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Monday, July 15, 2024

Legislative instrument on dams’ safety now in place in Ghana

Officials of the Water Resources Commission (WRC) have introduced to and discussed with stakeholders in Accra a regulatory instrument passed to govern dams in the country. Known as the Dams Safety Regulations, 2016 Legislative Instrument (LI) 2236, its purpose is to promote the safety of dams and prevent or minimise damage to people, the environment and property.

A farm dam

The LI is also aimed at ensuring dams are properly designed, constructed and maintained to help prevent cracks and other dam related accidents.

While it may seem that the LI contradicts the mandate of the Ghana Irrigation Development Authority (GIDA), in reality there is no conflict. The mission of GIDA is “to provide effective and efficient Agricultural Water Management services, and maintain reliable irrigation systems for sustained benefit to the national economy through the formulation, regulation and execution of appropriate policies to benefit farmers, industry and institutions within a sustainable environment.”

Thus, GIDA’s main objective is “to provide efficient technical services in irrigation infrastructure development to enhance water and soil conservation best practices,” in addition to “assisting farmers and other clients in irrigation and other Agricultural Water Management (AWM) technology transfers.”

So, there is no contradiction in the mandates of the two institutions. For a while, in this instance, the WRC seeks to regulate the safety of all dammed facilities, GIDA is focused on ensuring the availability and provision of agricultural water to enhance food security.

LI 2236 came into effect on July 27th, 2016, and makes provision for the WRC to establish a Dams Safety Unit purposely to review and approve procedures and guidelines as well as the Operation and Maintenance Manual prepared and submitted to the WRC by owners or operators of dams.

The Dams Safety Unit shall also inspect and classify dams to which the regulations apply; investigate any report on dam safety; co-ordinate consultations on the formulation of dam safety policy within the WRC; and co-ordinate inter-agency consultations on dam safety policy. The Unit will additionally develop technical materials on dam safety, and create public awareness on dam safety and related matters.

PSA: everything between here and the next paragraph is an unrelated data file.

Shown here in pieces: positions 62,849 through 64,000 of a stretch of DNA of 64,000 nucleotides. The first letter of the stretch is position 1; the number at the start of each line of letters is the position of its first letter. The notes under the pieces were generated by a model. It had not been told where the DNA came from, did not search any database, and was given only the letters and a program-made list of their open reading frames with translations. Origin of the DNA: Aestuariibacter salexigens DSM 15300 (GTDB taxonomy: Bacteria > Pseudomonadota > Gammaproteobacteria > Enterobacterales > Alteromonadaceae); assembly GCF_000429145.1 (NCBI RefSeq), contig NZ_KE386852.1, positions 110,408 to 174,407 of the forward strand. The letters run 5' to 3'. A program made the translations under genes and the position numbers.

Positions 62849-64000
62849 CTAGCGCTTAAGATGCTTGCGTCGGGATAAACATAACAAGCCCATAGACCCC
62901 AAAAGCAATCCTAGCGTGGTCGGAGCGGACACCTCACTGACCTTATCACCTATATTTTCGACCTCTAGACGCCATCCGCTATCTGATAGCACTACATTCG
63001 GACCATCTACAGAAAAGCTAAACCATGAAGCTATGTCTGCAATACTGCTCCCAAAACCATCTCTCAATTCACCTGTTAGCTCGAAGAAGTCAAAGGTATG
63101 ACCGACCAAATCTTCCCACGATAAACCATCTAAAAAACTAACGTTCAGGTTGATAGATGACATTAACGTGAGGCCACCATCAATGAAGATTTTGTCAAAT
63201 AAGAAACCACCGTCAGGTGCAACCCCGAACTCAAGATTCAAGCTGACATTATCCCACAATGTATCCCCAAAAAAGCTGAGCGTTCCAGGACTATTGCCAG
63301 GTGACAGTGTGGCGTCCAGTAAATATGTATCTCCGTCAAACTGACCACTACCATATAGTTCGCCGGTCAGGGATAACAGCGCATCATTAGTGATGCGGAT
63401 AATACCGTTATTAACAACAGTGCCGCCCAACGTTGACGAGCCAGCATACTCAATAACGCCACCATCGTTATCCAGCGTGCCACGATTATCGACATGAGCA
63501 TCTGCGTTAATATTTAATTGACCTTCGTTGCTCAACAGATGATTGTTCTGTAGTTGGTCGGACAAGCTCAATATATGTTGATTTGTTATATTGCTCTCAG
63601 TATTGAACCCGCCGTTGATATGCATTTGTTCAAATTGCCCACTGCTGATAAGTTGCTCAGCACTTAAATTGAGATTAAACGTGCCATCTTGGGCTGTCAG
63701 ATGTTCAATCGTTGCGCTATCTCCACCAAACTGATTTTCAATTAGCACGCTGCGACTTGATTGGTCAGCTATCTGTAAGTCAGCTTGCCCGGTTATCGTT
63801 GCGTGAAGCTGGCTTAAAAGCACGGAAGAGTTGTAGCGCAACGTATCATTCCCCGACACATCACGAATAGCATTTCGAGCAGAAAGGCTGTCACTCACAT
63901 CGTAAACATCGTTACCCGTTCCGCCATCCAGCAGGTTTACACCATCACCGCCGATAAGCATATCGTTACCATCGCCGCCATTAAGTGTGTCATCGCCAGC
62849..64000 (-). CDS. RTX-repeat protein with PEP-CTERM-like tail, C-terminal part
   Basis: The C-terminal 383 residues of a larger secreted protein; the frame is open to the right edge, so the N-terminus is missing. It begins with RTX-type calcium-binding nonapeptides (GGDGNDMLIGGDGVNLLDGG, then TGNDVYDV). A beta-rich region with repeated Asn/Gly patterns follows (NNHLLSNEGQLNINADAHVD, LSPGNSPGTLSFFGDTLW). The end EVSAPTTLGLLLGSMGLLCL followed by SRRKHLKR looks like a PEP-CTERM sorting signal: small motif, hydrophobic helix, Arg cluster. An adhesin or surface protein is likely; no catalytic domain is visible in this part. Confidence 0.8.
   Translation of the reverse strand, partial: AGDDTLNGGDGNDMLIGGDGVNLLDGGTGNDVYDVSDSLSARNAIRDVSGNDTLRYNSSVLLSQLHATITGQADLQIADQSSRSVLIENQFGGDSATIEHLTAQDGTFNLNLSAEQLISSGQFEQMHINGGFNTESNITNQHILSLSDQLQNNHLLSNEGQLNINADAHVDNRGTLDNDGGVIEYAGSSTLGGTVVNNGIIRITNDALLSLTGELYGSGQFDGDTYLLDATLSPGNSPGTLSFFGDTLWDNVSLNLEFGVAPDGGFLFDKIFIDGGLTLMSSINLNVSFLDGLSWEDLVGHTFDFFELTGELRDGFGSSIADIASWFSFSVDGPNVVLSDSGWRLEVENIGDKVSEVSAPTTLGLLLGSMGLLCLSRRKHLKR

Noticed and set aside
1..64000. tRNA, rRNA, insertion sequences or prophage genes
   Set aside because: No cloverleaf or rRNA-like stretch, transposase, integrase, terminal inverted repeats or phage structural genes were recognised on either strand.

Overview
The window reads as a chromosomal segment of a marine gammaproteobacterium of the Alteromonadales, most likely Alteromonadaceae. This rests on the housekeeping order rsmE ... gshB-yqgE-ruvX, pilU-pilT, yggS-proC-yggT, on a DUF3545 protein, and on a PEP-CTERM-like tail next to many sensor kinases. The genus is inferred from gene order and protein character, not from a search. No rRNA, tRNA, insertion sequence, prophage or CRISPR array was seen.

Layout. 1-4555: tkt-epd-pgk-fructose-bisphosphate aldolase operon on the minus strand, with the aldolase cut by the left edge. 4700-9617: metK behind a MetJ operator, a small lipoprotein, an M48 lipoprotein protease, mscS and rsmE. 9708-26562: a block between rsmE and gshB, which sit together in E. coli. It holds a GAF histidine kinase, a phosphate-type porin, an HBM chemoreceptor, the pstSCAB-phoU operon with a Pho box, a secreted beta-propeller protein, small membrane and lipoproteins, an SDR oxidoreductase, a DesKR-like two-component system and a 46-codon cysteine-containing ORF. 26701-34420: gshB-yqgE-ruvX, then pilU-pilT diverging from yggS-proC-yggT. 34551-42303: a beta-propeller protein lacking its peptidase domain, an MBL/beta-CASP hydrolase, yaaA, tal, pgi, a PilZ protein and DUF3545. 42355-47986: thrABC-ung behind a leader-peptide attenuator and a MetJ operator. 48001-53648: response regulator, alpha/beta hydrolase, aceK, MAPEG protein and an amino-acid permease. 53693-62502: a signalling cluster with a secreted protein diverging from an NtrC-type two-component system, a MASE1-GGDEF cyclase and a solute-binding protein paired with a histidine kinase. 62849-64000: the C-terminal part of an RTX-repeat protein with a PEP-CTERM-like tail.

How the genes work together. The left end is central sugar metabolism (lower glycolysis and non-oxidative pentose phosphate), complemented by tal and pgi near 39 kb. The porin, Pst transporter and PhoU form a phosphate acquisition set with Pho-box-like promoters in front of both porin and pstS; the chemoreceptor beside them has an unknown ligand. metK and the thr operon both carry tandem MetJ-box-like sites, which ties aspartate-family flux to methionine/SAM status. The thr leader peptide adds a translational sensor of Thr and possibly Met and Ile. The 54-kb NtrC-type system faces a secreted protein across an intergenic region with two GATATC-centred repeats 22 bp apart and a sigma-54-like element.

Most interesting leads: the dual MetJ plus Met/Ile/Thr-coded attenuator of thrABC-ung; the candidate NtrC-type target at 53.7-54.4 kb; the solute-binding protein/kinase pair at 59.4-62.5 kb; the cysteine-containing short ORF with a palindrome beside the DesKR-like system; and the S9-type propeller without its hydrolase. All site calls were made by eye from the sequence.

The LI further prescribes steps for determining the risk potential of a dam. The assigned Dam Safety Officer shall consider the type of dam, the purpose for which the dam has been constructed or is being constructed, its name, the description of the location as contained in the title deed of the land, the District in which the dam is located, and the nearest settlement. Other considerations include the maximum height of the dam or the proposed maximum height of the dam; the gross storage capacity of the reservoir and surface area of the reservoir when filled to capacity.

Furthermore, in the case of a modification or repair of an existing dam, a description of the nature and the extent of the alteration or repair has to be stated.

Provision is also made under the LI to declassify dams based on recommendation in an inspection report by a Dam Safety Officer to the WRC. Declassification may also be effected when the WRC “receives information from a licensee who is constructing a dam, that there has been a deviation from the expected condition of the foundation of the dam, or when in the opinion of the WRC, a condition of the dam is hazardous.”

The coming into being of LI 2236 makes it an obligation for dams to be registered through an application to the WRC. Accordingly, the registration should be done “within three months after the date on which the dam is capable of containing, storing and impounding water.”

The LI instructs that “a person who fails or neglects to register a dam in accordance with these Regulations commits an offence and is liable on summary conviction to a fine of not less than five hundred penalty units and not more than seven hundred and fifty penalty units and a further fine of two hundred penalty units for each month that the offence continues.”